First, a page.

All this should add up to something pretty neat. But that’s the thing. It doesn’t.
I joined the queue, perusing the menu on the fly. There’s a choice of bento boxes, sushi and side dishes. I love a good Bento box, and remember the good old days where an enormous bento box lunch at Sono set you back $15. Back then, I ate one at least once a week and chewed the fat with others in my industry, who also had no defence for the lure of light as a feather tempura, tangy teriyaki beef, perfectly seasoned rice and anything else the chef deigned suitable for our bento boxes.
I got to the front of the queue to be told that I could only order sushi at that station, and that I needed to join the other queue. OK, sure. I joined the other, longer queue to be told by the manager that we could order bento boxes at the other queue. The manager then turned his back to us to engage in a long chat to a mate passing by. Not a stunning introduction to Nagomi. I settled on the Teriyaki Beef Patty bento box and went with the option to substitute the rice portion for sushi for an extra $2, fearful that if I wanted sushi, I’d be asked to join yet another queue. I was given a number and took a seat at the indoor bar area with other lone diners. My number was called not long after that and the bento box presented at the counter, the ‘box’ entirely comprised of moulded paper containers in a larger cardboard tray. The stool wasn’t matched to the height for the bar, which necessitated leaning forward to operate my chopsticks. Not a major problem, more an oversight on the part of the fitout designer that made eating a little awkward. Perhaps a clever trick to ensure tables are turned over quickly?
The contents of the bento box were however a problem. Salad with mesclun, mandarin segments and a scoop of potato salad were fine. Gyoza, crocquettes and a few edamame beans were OK, but not amazing. I had trouble getting the sushi pieces out of the cardboard container, as the rice was overcooked and had become welded to the cardboard. The fillings of spicy tuna, pork and tempura prawn were decent, but not what I would have chosen (if you take the sushi option, you do not get to choose your sushi). The beef patty tasted reminiscent of my mother’s meatloaf with some green beans, zucchini, carrot and a pool of tasteless brown sauce. The beef was cheap and over minced, without any pleasurable flavour or texture. Perfectly blanched green beans were easily the highlight of the bento box.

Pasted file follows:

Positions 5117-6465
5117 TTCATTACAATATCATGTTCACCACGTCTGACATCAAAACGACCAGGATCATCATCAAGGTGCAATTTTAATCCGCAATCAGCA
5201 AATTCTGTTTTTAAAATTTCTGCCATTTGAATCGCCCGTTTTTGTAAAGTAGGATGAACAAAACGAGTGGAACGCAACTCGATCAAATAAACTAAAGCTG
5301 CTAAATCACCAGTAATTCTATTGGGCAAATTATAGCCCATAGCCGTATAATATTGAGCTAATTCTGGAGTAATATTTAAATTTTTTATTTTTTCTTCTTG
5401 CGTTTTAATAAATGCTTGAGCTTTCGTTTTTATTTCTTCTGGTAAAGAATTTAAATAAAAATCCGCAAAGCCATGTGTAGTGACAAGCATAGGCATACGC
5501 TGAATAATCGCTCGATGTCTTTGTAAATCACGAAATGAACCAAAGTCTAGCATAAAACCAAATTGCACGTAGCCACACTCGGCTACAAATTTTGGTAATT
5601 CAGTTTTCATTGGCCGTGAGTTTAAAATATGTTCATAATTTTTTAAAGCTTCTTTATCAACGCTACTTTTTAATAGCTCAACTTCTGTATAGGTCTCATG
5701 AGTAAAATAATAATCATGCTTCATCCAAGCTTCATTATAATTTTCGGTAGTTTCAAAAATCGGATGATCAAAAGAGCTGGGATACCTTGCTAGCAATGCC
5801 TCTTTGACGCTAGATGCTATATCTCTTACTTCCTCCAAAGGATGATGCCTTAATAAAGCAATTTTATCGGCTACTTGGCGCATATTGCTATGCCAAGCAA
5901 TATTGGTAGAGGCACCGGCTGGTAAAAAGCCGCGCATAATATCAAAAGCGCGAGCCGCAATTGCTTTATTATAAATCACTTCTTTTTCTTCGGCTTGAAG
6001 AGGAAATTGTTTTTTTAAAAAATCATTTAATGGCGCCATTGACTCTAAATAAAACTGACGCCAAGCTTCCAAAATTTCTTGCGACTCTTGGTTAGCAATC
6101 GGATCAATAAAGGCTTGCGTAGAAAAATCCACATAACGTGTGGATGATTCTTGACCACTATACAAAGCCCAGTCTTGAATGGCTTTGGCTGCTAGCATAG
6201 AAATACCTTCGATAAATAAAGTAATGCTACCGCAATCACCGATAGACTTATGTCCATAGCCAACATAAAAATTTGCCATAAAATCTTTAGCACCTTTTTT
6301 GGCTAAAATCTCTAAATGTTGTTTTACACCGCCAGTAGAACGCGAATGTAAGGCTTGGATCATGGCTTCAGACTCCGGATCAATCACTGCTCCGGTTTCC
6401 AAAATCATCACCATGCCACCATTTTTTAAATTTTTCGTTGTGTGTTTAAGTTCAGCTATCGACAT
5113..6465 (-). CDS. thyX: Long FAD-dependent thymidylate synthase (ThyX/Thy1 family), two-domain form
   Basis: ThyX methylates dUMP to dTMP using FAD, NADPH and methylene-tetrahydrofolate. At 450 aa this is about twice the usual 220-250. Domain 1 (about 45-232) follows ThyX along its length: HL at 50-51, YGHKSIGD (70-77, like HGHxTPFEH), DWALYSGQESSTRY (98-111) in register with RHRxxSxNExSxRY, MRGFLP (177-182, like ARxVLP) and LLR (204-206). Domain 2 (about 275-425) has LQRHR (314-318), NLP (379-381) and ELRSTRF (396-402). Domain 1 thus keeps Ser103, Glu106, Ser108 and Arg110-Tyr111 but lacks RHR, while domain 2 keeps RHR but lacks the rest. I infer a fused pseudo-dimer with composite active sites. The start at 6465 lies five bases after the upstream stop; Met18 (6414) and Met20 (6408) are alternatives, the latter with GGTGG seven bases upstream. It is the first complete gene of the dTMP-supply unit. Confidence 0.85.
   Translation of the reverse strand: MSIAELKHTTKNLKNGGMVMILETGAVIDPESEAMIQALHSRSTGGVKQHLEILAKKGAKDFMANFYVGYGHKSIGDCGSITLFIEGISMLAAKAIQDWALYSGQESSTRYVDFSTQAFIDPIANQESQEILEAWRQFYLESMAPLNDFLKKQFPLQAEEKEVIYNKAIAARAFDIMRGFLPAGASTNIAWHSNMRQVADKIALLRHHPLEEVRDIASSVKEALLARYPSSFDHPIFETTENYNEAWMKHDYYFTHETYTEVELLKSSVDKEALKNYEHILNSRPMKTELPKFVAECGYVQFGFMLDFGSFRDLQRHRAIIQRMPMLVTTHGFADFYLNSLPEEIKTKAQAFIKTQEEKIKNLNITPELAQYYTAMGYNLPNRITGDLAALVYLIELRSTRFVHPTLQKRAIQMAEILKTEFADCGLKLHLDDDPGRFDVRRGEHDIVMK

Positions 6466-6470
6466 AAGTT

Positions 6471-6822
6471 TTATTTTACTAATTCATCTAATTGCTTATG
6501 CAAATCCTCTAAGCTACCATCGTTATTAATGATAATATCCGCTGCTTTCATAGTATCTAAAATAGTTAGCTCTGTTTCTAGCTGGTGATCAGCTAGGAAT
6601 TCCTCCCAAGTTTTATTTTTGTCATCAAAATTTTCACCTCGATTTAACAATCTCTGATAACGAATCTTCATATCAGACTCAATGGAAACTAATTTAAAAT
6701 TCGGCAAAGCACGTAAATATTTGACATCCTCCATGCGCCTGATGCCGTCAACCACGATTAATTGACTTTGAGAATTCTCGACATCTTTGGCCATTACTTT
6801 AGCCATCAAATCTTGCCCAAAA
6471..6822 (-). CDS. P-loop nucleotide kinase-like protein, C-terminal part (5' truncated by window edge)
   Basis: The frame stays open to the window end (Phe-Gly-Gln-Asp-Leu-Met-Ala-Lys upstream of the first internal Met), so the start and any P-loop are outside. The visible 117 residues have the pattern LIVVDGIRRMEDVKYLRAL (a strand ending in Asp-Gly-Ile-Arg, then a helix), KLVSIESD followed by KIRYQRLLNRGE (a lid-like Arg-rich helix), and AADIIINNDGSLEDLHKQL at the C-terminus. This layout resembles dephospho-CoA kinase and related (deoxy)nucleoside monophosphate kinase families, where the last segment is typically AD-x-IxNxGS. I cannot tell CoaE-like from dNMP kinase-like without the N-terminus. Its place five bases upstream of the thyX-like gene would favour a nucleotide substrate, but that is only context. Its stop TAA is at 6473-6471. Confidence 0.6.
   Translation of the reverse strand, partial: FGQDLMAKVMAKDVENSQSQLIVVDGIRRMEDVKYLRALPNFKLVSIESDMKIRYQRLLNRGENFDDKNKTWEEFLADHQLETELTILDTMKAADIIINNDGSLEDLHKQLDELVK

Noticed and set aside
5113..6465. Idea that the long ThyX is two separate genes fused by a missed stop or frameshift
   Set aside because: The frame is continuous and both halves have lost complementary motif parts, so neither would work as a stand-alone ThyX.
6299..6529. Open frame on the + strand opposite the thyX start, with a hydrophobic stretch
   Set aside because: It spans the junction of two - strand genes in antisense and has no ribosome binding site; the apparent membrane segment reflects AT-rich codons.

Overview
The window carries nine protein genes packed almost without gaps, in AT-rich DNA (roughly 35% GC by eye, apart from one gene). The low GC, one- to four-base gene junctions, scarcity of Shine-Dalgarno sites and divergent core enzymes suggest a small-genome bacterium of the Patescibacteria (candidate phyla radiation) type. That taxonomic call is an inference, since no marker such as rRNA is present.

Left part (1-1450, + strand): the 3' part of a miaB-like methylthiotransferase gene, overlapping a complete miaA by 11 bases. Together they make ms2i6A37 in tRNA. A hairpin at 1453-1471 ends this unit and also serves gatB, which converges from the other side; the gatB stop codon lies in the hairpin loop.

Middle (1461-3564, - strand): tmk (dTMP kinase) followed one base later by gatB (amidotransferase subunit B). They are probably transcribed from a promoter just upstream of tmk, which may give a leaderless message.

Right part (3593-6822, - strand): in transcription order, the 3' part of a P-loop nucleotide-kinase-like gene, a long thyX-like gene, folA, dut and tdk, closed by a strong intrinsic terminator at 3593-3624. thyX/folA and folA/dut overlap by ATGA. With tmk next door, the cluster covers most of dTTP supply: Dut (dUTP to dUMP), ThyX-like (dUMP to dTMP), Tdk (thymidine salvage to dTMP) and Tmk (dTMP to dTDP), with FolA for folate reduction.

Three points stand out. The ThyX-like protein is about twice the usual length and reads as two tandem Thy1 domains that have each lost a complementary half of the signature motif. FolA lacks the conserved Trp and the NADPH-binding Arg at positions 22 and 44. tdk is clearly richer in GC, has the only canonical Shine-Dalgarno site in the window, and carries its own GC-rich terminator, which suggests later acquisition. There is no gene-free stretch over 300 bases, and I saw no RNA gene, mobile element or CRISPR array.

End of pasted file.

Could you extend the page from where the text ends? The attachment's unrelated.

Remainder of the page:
Nagomi has been open for 4 – 6 weeks with an interruption in trade during the floods, which damaged the underground infrastructure and food storage areas at Eagle Street Pier. The concept is good, the location is great and there is serious money and resources at the venues disposal with its backing from the established Sono group. I hope they can refine their service and food offering to successfully differentiate themselves from the myriad other Japanese lunch options available in the CBD.
A little birdy tells me a new interstate player is opening in the last remaining tenancy, known for its waterside location and ‘hot’ kitchen. Any guesses?